Here’s a perpetual business question: How can we do a better job?
As a produce industry? In a single word? Calories. Or I should say, lack thereof.
I received an interesting e-mail from Don Odiorne, foodservice vice-president of the Idaho Potato Commission (and my boss). 
According to the information in a Wall Street Journal article (http://tinyurl.com/6uo9k4n), what matters in a person’s diet, especially in regard to weight loss, is the simple formula: fewer calories consumed, in coordination with higher amounts of calories burned, equals weight loss. 
Reverse the formula, and it equals weight gain. Very simple, and according to the article, it doesn’t matter what form the calories arrive in.
In the article, George Bray, researcher at Pennington Biomedical Research Center, Baton Rouge, La., said, “The body (in the study) was confronted with excess calories, but it didn’t care where they came from. Weight gain depends primarily on excess calories, regardless of the composition of the meal.”
This plays well in promoting fresh produce sales. Produce has fewer calories for the volume than any other food on the U.S. Department of Agriculture’s MyPlate, and that’s the reason produce takes up half the space on MyPlate.
I’m sure the dietitians and other health-food gurus out there will take a few pokes at this, and I’m OK with that. As a produce person by trade, I’ll be the first to admit that I’m as baffled as anyone as to the mystery of health claims and (personally speaking) the bigger mystery of weight loss.
However, being a produce proponent first, my thinking is this: As an industry, retailers should be jumping all over this concept and advantage of produce calories, published now in the Journal of the American Medical Association. 
I think retail produce departments should have giant, starburst-style signs on every produce display shouting the caloric value of each item — not unlike how some states require restaurants to post caloric values on their menu boards. Except with fresh produce, these values should serve not to frighten consumers but encourage purchases.
For example, the signs could read “Cherries — 15% vitamin C and only 100 calories per cup” and “Tangerines — 27% vitamin C and only 103 calories” and so forth. The price point should be secondary.
Might as well do the same with the stereotypical celery diet example — 8% fiber, 15% vitamin C and only 15 calories for TWO stalks!
All shoppers have to do is read produce signs to, um, get the skinny.
Armand Lobato works for the Idaho Potato Commission. His 30 years of experience in the produce business span a range of foodservice and retail positions. E-mail armandlobato@comcast.net.
What's your take? Leave a comment and tell us your opinion.

Produce can win the calorie boast warHere’s a perpetual business question: How can we do a better job?

As a produce industry? In a single word? Calories. Or I should say, lack thereof.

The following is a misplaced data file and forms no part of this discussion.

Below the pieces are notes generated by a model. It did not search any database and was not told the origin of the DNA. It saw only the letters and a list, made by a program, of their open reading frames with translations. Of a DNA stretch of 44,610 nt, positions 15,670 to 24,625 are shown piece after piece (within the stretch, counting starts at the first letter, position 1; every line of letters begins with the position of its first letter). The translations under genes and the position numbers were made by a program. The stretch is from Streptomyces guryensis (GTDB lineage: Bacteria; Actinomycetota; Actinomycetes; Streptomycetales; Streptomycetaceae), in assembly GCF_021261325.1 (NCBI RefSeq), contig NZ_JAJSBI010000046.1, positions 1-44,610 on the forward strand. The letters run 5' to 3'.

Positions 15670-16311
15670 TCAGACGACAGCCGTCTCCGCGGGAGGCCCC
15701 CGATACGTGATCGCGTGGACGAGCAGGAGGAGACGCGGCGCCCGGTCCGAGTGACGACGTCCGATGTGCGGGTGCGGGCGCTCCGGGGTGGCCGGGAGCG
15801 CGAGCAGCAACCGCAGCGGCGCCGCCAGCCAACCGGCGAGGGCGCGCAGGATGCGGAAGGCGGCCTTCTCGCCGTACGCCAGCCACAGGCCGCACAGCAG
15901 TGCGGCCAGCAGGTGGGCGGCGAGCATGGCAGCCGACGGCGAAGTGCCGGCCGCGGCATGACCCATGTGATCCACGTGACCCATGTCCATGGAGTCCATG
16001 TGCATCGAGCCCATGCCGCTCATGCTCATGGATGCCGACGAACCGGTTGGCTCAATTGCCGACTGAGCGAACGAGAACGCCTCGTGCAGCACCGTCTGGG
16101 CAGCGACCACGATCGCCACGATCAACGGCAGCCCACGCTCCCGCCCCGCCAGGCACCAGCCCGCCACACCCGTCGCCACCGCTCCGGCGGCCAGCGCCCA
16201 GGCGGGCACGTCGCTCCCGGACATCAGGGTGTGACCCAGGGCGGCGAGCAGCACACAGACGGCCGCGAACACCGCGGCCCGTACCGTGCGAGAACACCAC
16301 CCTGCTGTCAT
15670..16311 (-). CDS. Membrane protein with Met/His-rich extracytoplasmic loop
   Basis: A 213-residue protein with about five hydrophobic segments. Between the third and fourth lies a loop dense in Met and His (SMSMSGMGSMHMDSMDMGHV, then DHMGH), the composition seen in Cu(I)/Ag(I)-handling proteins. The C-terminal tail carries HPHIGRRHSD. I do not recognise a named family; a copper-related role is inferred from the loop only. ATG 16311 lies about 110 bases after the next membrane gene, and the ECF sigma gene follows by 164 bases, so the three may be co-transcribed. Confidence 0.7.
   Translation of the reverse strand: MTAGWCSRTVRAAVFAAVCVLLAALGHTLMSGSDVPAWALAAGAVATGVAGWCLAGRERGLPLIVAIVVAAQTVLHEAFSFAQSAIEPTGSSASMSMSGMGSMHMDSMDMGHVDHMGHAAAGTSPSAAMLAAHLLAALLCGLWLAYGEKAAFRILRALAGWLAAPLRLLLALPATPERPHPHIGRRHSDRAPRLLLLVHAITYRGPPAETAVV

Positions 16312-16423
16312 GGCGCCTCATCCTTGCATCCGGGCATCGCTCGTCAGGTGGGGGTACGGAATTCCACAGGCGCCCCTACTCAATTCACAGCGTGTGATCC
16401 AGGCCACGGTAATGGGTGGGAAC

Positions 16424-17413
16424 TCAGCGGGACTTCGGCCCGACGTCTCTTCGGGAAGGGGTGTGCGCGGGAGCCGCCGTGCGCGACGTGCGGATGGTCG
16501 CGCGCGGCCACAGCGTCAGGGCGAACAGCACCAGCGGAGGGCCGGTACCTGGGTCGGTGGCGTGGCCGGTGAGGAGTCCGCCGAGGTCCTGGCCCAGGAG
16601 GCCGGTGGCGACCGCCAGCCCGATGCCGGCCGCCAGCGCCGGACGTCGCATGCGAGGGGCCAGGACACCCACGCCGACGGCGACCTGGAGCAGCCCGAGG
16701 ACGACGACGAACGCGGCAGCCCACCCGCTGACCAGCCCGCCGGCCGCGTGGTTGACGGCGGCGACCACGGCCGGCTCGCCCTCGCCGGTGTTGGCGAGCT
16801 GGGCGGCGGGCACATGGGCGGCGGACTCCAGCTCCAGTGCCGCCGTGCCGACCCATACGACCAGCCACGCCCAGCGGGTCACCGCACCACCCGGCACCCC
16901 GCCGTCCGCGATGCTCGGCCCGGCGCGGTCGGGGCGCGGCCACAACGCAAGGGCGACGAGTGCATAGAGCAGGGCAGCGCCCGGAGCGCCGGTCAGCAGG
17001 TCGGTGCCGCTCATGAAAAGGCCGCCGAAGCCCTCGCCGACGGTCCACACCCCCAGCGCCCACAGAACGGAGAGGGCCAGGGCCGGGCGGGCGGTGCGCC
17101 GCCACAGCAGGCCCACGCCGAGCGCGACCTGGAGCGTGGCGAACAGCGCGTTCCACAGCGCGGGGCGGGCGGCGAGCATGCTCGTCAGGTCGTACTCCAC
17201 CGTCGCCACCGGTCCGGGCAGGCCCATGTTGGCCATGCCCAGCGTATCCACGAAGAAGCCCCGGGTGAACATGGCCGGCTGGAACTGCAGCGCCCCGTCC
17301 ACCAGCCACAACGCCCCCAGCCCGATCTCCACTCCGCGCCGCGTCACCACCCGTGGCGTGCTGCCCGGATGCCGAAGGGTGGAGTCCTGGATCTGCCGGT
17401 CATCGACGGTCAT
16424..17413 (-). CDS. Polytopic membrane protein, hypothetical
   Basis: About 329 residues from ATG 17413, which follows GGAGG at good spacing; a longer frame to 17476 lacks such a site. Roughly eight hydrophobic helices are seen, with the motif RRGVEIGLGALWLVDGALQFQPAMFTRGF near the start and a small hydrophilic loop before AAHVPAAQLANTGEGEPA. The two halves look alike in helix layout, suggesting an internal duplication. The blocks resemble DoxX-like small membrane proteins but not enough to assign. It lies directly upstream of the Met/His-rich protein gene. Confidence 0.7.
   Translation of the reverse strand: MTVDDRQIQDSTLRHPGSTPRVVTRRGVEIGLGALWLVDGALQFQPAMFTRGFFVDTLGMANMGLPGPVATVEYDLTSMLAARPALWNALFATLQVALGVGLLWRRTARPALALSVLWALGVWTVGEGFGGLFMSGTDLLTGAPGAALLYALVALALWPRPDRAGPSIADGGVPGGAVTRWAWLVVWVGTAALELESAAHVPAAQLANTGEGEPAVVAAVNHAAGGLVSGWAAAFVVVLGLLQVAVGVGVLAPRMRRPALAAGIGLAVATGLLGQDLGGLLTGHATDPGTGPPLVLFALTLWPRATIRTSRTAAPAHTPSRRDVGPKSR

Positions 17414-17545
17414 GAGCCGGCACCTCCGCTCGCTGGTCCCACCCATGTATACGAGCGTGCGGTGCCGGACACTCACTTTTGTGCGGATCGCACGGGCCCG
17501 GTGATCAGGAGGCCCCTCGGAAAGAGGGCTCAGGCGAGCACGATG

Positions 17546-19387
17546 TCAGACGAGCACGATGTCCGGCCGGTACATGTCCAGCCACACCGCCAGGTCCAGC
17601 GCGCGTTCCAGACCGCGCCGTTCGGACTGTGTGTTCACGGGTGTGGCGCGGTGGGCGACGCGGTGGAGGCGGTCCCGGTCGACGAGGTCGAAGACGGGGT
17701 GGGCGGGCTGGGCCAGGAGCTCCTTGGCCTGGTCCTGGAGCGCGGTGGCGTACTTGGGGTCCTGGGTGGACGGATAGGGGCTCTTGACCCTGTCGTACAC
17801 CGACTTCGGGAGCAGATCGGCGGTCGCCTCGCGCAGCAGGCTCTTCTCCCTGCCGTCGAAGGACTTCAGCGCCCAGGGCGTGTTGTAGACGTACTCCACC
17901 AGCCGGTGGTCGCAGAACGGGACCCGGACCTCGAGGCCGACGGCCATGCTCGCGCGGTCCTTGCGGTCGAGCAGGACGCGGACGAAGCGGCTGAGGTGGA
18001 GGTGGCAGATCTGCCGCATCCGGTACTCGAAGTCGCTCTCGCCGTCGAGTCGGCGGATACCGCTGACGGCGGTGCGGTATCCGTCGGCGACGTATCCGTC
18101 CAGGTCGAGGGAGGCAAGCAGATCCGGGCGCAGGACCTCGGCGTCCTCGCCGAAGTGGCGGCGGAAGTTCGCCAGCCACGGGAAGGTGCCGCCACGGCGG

I received an interesting e-mail from Don Odiorne, foodservice vice-president of the Idaho Potato Commission (and my boss). 

According to the information in a Wall Street Journal article, what matters in a person’s diet, especially in regard to weight loss, is the simple formula: fewer calories consumed, in coordination with higher amounts of calories burned, equals weight loss. 

Reverse the formula, and it equals weight gain. Very simple, and according to the article, it doesn’t matter what form the calories arrive in.

In the article, George Bray, researcher at Pennington Biomedical Research Center, Baton Rouge, La., said, “The body (in the study) was confronted with excess calories, but it didn’t care where they came from. Weight gain depends primarily on excess calories, regardless of the composition of the meal.”

This plays well in promoting fresh produce sales. Produce has fewer calories for the volume than any other food on the U.S. Department of Agriculture’s MyPlate, and that’s the reason produce takes up half the space on MyPlate.

I’m sure the dietitians and other health-food gurus out there will take a few pokes at this, and I’m OK with that. As a produce person by trade, I’ll be the first to admit that I’m as baffled as anyone as to the mystery of health claims and (personally speaking) the bigger mystery of weight loss.

However, being a produce proponent first, my thinking is this: As an industry, retailers should be jumping all over this concept and advantage of produce calories, published now in the Journal of the American Medical Association. 

I think retail produce departments should have giant, starburst-style signs on every produce display shouting the caloric value of each item — not unlike how some states require restaurants to post caloric values on their menu boards. Except with fresh produce, these values should serve not to frighten consumers but encourage purchases.

For example, the signs could read “Cherries — 15% vitamin C and only 100 calories per cup” and “Tangerines — 27% vitamin C and only 103 calories” and so forth. The price point should be secondary.

Might as well do the same with the stereotypical celery diet example — 8% fiber, 15% vitamin C and only 15 calories for TWO stalks!

All shoppers have to do is read produce signs to, um, get the skinny.

Armand Lobato works for the Idaho Potato Commission. His 30 years of experience in the produce business span a range of foodservice and retail positions. E-mail armandlobato@comcast.net.

What's your take? Leave a comment and tell us your opinion.